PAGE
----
Friday, December 10, 2010

Belmont's 'Difficult Dialogues': What Do They Mean by 'Difficult'?

Posted By on Fri, Dec 10, 2010 at 10:00 AM

Earlier this week, in his statement to the press, Belmont President Robert Fisher told reporters that there was taking place on campus a series of university-led discussions — these so-called "Difficult Dialogues" that about 20 people attended. In a letter Belmont sent to alumni, again the university made mention of this discussion group: "Last spring, as an alternative to creating a student-led organization, the university initiated a conversation about gay and lesbian issues and the Christian faith. This group has met twice monthly since then, and all in the Belmont community are welcome to participate."

There seems to be a constant theme running through this Belmont story — the administration says something that is true on a technicality, but violates the broader spirit of truth.

It turns out that these Difficult Dialogues are a good illustration of truth by technicality. It is, for instance, literally true that everyone in the Belmont community is welcome to participate.

But Kevin Foster, a senior English major at Belmont, explains how it works in practice:

"In order to attend, students and faculty have to be on the Difficult Dialogues email list. This list is not published anywhere. Presumably the only way to find out about the email list is to be told about it by someone else who is already involved — and when you start with as few students as were originally invited to take part in the conversation, it's challenging to get the word out. In fact, for a lot of Belmont students and faculty, Dr. Fisher's statement was the first they had heard about Difficult Dialogues.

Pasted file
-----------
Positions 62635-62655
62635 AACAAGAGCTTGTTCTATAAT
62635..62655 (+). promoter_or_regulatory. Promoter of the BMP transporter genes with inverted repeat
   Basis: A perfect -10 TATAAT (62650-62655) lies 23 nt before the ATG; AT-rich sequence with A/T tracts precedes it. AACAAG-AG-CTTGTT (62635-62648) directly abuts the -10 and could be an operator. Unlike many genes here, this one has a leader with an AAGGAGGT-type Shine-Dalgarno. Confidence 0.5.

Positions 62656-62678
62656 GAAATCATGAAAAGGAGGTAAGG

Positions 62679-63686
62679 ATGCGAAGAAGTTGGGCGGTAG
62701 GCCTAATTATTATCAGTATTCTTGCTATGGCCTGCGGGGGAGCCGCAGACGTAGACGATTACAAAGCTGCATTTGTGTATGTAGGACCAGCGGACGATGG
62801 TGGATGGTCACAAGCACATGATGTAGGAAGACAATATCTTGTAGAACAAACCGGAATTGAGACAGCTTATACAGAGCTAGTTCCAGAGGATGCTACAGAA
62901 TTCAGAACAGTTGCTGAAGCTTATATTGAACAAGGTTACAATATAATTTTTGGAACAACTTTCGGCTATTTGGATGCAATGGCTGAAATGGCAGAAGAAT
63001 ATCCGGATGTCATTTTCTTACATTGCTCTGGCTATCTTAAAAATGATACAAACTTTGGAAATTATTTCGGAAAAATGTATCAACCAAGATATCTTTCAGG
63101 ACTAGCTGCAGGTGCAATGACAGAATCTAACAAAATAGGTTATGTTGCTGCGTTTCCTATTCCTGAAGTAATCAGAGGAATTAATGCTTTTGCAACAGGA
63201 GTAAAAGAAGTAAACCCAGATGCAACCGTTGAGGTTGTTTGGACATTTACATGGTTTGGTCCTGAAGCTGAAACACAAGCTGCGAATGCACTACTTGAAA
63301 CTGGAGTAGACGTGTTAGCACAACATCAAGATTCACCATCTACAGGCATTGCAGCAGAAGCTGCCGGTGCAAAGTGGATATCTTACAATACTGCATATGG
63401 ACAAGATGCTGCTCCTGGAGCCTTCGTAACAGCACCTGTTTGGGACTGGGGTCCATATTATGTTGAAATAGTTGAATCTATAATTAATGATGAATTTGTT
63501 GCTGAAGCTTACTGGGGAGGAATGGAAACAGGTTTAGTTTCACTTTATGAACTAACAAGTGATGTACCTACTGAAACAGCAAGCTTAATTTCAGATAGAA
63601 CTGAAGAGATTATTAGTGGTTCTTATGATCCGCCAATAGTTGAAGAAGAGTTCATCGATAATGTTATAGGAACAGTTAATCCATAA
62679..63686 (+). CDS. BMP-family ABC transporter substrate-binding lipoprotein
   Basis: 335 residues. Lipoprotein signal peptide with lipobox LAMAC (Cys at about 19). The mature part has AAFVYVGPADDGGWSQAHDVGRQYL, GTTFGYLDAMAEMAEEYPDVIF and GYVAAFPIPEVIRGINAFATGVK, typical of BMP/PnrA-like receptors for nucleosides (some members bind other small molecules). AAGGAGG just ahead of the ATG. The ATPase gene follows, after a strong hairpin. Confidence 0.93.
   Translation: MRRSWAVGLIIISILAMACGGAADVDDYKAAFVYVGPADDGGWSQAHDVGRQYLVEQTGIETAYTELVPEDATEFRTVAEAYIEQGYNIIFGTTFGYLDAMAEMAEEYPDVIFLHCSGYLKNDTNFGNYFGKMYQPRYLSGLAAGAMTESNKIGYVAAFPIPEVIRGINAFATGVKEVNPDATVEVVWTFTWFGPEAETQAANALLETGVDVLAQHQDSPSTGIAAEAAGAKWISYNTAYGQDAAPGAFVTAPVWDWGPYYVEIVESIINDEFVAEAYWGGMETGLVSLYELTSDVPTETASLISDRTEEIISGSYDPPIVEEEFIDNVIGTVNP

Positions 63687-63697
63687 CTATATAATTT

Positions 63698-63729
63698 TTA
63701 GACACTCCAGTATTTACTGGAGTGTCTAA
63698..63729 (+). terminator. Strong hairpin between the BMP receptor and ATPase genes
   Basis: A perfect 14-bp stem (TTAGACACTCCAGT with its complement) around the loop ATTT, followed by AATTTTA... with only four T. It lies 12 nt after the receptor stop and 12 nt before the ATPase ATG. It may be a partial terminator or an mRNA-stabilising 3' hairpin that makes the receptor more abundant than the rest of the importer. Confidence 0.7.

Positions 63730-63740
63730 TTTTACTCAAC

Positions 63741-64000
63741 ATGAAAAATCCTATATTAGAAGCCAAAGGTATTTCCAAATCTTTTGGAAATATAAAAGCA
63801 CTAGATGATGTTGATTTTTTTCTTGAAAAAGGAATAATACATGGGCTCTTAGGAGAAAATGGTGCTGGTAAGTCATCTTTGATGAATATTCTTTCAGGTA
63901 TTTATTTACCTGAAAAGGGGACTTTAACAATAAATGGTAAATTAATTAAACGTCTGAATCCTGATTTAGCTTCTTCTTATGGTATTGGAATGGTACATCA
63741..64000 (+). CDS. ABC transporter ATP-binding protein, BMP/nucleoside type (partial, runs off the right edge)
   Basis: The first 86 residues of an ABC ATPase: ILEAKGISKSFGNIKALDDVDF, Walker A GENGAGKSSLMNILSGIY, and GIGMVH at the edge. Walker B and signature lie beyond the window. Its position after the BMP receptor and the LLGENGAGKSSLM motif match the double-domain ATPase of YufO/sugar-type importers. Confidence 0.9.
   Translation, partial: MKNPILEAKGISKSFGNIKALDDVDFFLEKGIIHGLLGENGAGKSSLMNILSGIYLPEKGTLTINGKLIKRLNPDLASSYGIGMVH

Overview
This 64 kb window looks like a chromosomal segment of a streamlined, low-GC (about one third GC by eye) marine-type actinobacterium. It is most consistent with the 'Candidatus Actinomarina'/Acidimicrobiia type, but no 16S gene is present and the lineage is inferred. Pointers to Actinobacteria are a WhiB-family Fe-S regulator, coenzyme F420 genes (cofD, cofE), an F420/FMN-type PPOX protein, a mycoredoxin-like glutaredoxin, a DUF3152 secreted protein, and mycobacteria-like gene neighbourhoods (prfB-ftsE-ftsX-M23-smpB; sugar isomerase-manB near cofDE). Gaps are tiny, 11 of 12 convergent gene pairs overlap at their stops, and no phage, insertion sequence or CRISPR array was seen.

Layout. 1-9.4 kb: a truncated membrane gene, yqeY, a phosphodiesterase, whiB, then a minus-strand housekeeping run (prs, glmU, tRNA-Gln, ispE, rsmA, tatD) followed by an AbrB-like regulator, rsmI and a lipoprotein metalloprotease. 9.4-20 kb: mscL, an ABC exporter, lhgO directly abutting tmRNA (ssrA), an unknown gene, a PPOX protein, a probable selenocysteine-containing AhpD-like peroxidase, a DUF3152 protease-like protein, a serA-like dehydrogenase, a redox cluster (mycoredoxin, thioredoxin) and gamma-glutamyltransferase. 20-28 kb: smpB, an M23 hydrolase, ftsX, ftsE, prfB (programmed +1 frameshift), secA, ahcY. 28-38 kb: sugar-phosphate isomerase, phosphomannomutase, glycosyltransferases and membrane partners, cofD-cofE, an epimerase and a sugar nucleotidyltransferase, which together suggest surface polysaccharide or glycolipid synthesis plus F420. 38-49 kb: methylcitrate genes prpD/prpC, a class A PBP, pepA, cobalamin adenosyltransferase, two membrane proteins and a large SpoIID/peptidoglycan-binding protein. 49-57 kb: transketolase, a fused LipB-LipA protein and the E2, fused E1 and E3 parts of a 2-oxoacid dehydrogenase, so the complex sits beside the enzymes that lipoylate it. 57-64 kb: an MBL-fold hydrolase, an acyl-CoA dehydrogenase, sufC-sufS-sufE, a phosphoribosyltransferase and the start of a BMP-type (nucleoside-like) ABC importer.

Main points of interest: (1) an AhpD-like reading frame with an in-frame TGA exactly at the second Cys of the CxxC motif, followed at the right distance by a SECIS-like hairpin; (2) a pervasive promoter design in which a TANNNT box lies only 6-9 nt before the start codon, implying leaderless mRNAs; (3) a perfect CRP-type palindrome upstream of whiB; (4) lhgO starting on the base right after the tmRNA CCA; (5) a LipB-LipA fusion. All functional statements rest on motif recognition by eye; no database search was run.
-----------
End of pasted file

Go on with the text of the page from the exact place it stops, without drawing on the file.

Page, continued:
"Belmont has a University Calendar with a listing of nearly every event taking place on campus. Difficult Dialogues meetings are not published on this calendar. Until recently, the meetings were being held in the basement of a dorm in a small classroom. Only after complaints from participants in the discussion, the location was changed to a more easily accessible classroom at the beginning of November."

So, yes, these meetings are happening and everyone who knows about them can attend — if you can figure out how to find out about them. Foster tells me that, as a university-sponsored event, students aren't allowed to even do their own publicity for it.

Well, you can't argue. It does meet the definition of "difficult" — the meetings are indeed hard to attend.

And what about the "dialogues" part? Is there open discussion?

Foster says not: "Discussion of school policy is discouraged. Discussion of Bridge Builders' denial is forbidden. Each meeting, materials are distributed to the email list; Dr. Johnston [Dr. Andrew Johnston, Associate Provost and Dean of Students, who runs the meetings] chooses those materials. Anything that students would like to disseminate must be sent to Dr. Johnston beforehand and he ultimately decides whether or not they are appropriate materials for discussion."

So it's not exactly the standard definition of "dialogue" where two parties have an equal back-and-forth exchange. But they do meet twice a month ... that's two ... so maybe we can stretch that into a "dia" to stick on the beginning of that "logues" without it actually being untrue.

Seriously, you have to laugh at this point. Foster says, "There does not appear to be any expressed goal of the Difficult Dialogues group and that's been incredibly frustrating."

But a gal such as myself cannot help but wonder if the goal of Difficult Dialogues is to give the Belmont administration something they can point to to say to alumni and community members, "Look, see? We are having discussions. We do support GLTB people and their allies at Belmont!" — without having to risk the change that might result from that type of open discussion.

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